Jedge and den I see Jake wid a bucket of oats and dat mule was toggin'

behin' him".

His spirit was contagious and we lived in an atmosphere of expectancy

during the day and were not surprised when we heard shouts of joy and

praises to "de good Lawd" from Jake as he rode up on the old mule.

He had been unable to locate any tracks, but he had walked miles in the

cold and sneaked around the barns and in the chimney corners to

eavesdrop at the homes of those whom he suspected of being disloyal to

the Confederate cause. While hiding under a haystack late one afternoon,

he heard voices and he recognised his master's mule as it was sold by a

stranger with a decided northern brogue to the owner of the place on

which he was hiding. Uncle Jake almost shouted for joy, but he realised

he was on "alien" territory so he remained out of sight. When the mule

was fed and stabled, he skipped in under cover of darkness and led the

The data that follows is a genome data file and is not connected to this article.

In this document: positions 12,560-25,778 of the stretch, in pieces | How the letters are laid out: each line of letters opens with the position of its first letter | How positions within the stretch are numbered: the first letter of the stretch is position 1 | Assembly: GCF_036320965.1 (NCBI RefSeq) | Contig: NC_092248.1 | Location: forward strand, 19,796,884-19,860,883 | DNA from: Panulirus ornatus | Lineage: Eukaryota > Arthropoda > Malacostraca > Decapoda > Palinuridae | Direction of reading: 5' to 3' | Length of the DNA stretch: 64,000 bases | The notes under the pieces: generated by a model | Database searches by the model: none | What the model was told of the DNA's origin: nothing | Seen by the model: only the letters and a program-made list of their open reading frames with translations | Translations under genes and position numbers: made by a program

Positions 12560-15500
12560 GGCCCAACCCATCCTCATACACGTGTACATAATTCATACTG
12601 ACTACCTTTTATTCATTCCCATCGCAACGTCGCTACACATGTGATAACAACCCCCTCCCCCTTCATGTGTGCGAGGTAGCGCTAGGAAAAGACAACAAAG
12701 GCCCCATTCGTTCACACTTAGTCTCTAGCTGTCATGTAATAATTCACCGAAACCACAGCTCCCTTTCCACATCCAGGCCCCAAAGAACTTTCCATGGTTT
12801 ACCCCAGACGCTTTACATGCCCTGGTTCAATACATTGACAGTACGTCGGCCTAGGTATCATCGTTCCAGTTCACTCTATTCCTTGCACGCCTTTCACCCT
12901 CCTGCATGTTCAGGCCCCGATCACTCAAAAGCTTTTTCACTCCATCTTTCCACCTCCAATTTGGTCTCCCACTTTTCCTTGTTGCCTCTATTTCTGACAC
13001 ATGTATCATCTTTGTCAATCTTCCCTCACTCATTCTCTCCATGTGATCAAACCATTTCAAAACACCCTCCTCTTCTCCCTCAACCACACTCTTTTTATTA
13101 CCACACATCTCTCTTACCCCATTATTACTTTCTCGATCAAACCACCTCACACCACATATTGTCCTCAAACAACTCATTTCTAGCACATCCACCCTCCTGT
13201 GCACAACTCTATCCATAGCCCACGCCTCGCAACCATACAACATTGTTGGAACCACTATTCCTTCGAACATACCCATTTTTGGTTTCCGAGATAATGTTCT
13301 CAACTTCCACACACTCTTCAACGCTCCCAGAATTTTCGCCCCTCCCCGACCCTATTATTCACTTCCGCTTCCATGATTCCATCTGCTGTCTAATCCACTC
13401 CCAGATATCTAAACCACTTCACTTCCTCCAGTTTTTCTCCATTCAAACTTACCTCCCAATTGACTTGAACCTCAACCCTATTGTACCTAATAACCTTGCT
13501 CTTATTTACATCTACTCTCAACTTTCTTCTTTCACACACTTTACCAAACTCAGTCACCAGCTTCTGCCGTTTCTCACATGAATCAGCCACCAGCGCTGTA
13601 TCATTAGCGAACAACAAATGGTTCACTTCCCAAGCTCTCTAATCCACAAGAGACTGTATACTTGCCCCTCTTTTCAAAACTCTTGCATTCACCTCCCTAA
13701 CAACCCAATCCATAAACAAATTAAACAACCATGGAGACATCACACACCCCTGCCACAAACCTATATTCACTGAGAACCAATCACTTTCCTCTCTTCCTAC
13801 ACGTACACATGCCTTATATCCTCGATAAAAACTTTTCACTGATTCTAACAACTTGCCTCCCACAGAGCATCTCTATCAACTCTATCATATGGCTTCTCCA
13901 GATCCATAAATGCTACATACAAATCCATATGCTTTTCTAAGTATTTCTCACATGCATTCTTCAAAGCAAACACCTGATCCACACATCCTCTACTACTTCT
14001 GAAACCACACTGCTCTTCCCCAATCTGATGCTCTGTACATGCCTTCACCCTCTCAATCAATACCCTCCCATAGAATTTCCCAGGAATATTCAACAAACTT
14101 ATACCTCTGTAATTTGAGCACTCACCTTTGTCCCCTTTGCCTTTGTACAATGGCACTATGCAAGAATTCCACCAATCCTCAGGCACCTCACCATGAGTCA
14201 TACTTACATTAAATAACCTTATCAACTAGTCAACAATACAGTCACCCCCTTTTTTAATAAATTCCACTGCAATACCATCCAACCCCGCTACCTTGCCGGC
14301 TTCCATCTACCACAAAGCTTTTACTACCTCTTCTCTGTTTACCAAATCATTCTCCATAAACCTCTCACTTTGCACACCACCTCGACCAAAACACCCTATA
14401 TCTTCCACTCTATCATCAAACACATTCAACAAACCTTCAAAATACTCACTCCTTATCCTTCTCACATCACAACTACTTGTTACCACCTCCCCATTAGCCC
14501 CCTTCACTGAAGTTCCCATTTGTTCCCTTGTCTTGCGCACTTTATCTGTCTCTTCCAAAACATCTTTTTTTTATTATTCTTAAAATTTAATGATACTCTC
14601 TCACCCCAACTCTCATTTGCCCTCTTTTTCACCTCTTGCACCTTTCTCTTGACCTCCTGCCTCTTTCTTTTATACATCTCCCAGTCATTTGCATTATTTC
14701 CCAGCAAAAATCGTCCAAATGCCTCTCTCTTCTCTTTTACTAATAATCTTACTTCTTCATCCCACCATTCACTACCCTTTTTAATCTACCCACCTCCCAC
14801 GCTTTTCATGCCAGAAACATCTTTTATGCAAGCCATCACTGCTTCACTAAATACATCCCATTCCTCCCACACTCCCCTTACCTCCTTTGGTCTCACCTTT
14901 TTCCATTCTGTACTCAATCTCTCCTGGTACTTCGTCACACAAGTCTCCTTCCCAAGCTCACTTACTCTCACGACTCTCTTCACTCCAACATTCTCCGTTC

mule away. In the excitement of getting away he forgot that he had

crossed the county line, so no excuse was taken when the sheriff of that

county took him into custody. Uncle Jake was hailed into court the next

morning with the "owner" as witness against him.

"How old are you?" asked the judge in a stern manner.

"I's ol' enuf to know dat am de mule what belongs to Marster. I knows

him by his bray", answered the negro, as he looked over the crowd and

saw and felt no sympathy from any of them.

"You were caught with stolen goods out of your county and from all

appearances you were hurt in the attempt to escape for I see you are

limping. What do you say to that?"

Uncle Jake was trembling as he looked down at his smelly shoes. "No,

sir, Jedge. You is sho' wrong. I jest receibed a commandment from my